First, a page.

It is here added, "therefore was his name called Edom," that is, "Red." The origin of surnames, or second names for the same person or place, is a matter of some moment in the fair interpretation of an ancient document. It is sometimes hastily assumed that the same name can only owe its application to one occasion; and hence a record of a second occasion on which it was applied is regarded as a discrepancy. But the error lies in the interpreter, not in the author. The propriety of a particular name may be marked by two or more totally different circumstances, and its application renewed on each of these occasions. Even an imaginary cause may be assigned for a name, and may serve to originate or renew its application. The two brothers now before us afford very striking illustrations of the general principle. It is pretty certain that Esau would receive the secondary name of Edom, which ultimately became primary in point of use, from the red complexion of skin, even from his birth. But the exclamation "that red red," uttered on the occasion of a very important crisis in his history, renewed the name, and perhaps tended to make it take the place of Esau in the history of his race. Jacob, too, the holder of the heel, received this name from a circumstance occurring at his birth. But the buying of the birthright and the gaining of the blessing, were two occasions in his subsequent life on which he merited the title of the supplanter or the holder by the heel Genesis 27:36. These instances prepare us to expect other examples of the same name being applied to the same object, for different reasons on different occasions.

    "Sell me this day thy birthright." This brings to light a new cause of variance between the brothers. Jacob was no doubt aware of the prediction communicated to his mother, that the older should serve the younger. A quiet man like him would not otherwise have thought of reversing the order of nature and custom. In after times the right of primogeniture consisted in a double portion of the father's goods Deuteronomy 21:17, and a certain rank as the patriarch and priest of the house on the death of the father. But in the case of Isaac there was the far higher dignity of chief of the chosen family and heir of the promised blessing, with all the immediate and ultimate temporal and eternal benefits therein included. Knowing all this, Jacob is willing to purchase the birthright, as the most peaceful way of bringing about that supremacy which was destined for him. He is therefore cautious and prudent, even conciliating in his proposal.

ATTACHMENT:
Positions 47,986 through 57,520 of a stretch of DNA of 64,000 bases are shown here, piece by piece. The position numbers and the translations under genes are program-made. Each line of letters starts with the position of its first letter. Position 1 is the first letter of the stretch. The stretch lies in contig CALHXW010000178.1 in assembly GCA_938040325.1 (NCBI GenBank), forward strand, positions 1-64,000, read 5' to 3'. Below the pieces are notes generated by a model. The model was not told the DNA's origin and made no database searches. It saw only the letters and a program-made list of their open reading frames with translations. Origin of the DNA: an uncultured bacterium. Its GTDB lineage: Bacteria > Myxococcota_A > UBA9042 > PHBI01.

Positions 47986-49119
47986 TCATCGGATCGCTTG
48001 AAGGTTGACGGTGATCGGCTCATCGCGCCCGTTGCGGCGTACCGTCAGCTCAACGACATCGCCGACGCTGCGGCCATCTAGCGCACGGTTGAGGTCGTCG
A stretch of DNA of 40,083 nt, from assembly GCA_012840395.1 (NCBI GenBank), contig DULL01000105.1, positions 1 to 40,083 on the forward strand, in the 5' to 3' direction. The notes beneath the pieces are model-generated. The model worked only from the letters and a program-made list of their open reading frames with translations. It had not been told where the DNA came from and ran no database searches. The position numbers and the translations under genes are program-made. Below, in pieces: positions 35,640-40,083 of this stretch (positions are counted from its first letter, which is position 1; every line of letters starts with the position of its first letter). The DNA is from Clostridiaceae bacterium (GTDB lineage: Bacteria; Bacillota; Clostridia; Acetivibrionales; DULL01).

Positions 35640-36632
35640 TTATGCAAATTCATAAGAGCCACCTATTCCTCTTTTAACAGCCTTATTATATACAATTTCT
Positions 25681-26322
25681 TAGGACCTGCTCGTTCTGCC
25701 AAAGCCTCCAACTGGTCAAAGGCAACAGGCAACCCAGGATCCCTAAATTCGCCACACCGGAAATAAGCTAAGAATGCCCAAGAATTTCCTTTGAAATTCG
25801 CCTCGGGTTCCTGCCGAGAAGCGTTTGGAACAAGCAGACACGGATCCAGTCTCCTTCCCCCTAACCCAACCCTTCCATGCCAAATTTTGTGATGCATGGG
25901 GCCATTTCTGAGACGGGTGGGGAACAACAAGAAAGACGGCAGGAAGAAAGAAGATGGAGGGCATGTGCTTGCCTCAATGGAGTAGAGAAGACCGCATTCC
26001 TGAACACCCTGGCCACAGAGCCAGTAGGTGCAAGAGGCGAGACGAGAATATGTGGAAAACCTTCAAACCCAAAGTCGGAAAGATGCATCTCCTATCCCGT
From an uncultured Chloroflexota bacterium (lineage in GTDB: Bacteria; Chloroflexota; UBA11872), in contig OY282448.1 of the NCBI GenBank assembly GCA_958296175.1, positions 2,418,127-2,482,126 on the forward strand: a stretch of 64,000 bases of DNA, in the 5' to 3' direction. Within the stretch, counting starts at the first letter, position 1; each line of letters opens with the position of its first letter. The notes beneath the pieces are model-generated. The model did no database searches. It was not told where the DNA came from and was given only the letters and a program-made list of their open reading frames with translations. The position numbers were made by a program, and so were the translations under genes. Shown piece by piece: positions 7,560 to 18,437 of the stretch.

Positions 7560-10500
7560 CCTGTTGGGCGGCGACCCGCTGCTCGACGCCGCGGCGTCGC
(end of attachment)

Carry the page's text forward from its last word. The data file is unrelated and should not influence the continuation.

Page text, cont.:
He availed himself of a weak moment to accomplish by consent what was to come. Yet he lays no necessity on Esau, but leaves him to his own free choice. We must therefore beware of blaming him for endeavoring to win his brother's concurrence in a thing that was already settled in the purpose of God. His chief error lay in attempting to anticipate the arrangements of Providence. Esau is strangely ready to dispose of his birthright for a trivial present gratification. He might have obtained other means of recruiting nature equally suitable, but he will sacrifice anything for the desire of the moment. Any higher import of the right he was prepared to sell so cheap seems to have escaped his view, if it had ever occurred to his mind. Jacob, however, is deeply in earnest. He will bring this matter within the range of heavenly influence. He will have God solemnly invoked as a witness of the transfer. Even this does not startle Esau. There is not a word about the price. It is plain that Esau's thoughts were altogether on "the morsel of meat." He swears unto Jacob. He then ate and drank, and rose up and went his way, as the sacred writer graphically describes his reckless course. Most truly did he despise his birthright. His mind did not rise to higher or further things. Such was the boyhood of these wondrous twins.

    Wesley's Notes on Genesis 25:29

    25:29 Sod - That is, boiled.